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Difference between Force components using triangle rule and dotproduct

  1. Mar 1, 2014 #1
    Hello everyone,
    I have here one important abstract question which makes up some perplexity to my understanding. Attached to this post is one pic of F and two new introduced axes ( u and v ) . Let us for instance not consider them as perpendicular to each other. Now, if I am asked to resolve these forces along u and v USING geometry, I will use the parallelogram rule which will outcome results rather than F cos theta as for the u axis for example. Now, if we want to compute the scalar projection of F along u, we simply can say it is F. unit vector f u which will be F cos theta. However, written in some books, this magnitude is NOT the same as the component of F along u. Why?? To sum up my question, what is the difference between the component of F along any axis using the parallelogram rule and the dot product definition. Sorry for elongating and Thanks to whoever gives me a kind hand.
     

    Attached Files:

  2. jcsd
  3. Mar 1, 2014 #2

    tiny-tim

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    hello ehabmozart! :smile:

    for the usual coordinates i and j,

    F = Fxi + Fyj

    where
    Fx = F·i

    Fy = F·j

    as you've noticed, that doesn't translate into the case of non-perpendicular axes

    so instead of "dotting" with the same coordinate, let's "cross" with the other coordinate …
    Fxixj = Fxj

    Fyjxi = Fxi

    (these are the same as saying that F - Fxi is parallel to j, and F - Fyj is parallel to i, which is what we want)

    if you use a general u and v instead of i and j, the formulas now work :wink:
     
  4. Mar 1, 2014 #3
    [QUOTE
    so instead of "dotting" with the same coordinate, let's "cross" with the other coordinate …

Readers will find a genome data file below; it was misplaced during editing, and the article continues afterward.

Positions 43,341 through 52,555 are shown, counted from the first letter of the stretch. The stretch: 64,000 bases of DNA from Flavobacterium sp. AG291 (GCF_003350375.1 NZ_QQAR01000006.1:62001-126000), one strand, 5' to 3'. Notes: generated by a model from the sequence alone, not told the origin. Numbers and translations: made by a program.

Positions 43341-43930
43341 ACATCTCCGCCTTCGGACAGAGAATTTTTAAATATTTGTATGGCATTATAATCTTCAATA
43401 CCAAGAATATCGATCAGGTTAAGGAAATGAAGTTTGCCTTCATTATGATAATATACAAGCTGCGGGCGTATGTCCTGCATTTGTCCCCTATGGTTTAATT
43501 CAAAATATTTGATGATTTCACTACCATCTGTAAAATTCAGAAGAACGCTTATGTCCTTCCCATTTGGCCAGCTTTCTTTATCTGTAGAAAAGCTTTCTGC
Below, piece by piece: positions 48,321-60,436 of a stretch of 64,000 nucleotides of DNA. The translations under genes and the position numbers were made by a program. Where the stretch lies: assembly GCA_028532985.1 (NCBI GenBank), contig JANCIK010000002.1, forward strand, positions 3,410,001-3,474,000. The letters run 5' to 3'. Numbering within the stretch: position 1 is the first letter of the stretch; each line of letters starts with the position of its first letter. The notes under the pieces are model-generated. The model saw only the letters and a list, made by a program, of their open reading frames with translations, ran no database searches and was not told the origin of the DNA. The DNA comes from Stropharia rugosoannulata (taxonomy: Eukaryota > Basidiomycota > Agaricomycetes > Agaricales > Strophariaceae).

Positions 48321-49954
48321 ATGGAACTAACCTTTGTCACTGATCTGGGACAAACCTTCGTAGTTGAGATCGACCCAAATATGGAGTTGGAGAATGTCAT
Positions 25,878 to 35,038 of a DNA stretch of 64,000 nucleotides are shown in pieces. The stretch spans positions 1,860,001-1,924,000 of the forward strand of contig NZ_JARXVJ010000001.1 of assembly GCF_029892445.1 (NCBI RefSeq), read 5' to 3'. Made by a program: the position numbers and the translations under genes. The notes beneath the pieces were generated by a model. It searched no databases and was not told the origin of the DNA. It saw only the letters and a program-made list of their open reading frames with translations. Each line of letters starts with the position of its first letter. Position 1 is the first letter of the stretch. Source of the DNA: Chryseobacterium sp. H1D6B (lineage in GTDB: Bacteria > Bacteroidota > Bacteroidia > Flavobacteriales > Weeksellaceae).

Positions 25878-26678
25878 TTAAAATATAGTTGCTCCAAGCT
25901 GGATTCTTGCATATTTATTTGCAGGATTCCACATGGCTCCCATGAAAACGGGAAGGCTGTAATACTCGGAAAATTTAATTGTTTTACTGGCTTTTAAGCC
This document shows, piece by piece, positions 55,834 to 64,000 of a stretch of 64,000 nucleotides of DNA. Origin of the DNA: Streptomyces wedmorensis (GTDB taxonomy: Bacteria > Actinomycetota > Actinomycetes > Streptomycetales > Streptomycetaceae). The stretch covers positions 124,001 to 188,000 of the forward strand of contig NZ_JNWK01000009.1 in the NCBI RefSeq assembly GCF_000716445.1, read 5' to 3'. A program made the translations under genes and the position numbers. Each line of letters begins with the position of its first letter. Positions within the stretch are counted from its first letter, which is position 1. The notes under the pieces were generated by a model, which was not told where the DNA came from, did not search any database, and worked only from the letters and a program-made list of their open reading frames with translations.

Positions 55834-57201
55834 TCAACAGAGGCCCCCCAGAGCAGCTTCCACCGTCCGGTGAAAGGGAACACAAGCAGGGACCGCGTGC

Fxixj = Fxj

    Fyjxi = Fxi

    (these are the same as saying that F - Fxi is parallel to j, and F - Fyj is parallel to i, which is what we want)

    if you use a general u and v instead of i and j, the formulas now work :wink:[/QUOTE]

    I am sorry my man, but I honestly understood nothing from these statements. What do you mean for instance by Fyjxi = Fxi[/INDENT] ... Thanks for your time and effort, after all :)
     
  5. Mar 1, 2014 #4

    tiny-tim

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    i and j are the usual symbols for the unit vectors in the x and y directions

    so Fx and Fy are Fcosθ and Fsinθ

    and Fxi will be the vector with magnitude Fsinθ
     
  6. Mar 1, 2014 #5
    Let's suppose that u and v are not perpendicular, and [itex]\vec{i}_u[/itex] and [itex]\vec{i}_v[/itex] are the unit vectors along the u and v axes respectively. Then the force [itex]\vec{F}[/itex] can be represented by:
    [tex]\vec{F}=F_u\vec{i}_u+F_v\vec{i}_v[/tex]
    If we take the dot product of [itex]\vec{F}[/itex] with respect to [itex]\vec{i}_u[/itex] and [itex]\vec{i}_v[/itex]
    we get
    [tex]\vec{F}\centerdot \vec{i}_u =F_u+F_v(\vec{i}_v\centerdot \vec{i}_u)[/tex]
    [tex]\vec{F}\centerdot \vec{i}_v =F_u(\vec{i}_v\centerdot \vec{i}_u)+F_v[/tex]

    If you solve for the components of F in the u-v system, you get:
    [tex]F_u=\frac{(\vec{F}\centerdot \vec{i}_u)-(\vec{F}\centerdot \vec{i}_v)(\vec{i}_v\centerdot \vec{i}_u)}{1-(\vec{i}_v\centerdot \vec{i}_u)^2}[/tex]
    [tex]F_v=\frac{(\vec{F}\centerdot \vec{i}_v)-(\vec{F}\centerdot \vec{i}_u)(\vec{i}_v\centerdot \vec{i}_u)}{1-(\vec{i}_v\centerdot \vec{i}_u)^2}[/tex]

    This is the same result you would get using the parallelogram method.

    Chet
     
    Last edited: Mar 1, 2014
  7. Mar 2, 2014 #6
    This is a continuation of my previous post. Let α be the angle between the force and the u axis, and let β be the angle between the force and the v axis. Prove that the results I presented are consistent with the law of sines for the components of the force in the triangle formed by Fu, Fv, and the force (in the parallelogram rule setup).
     
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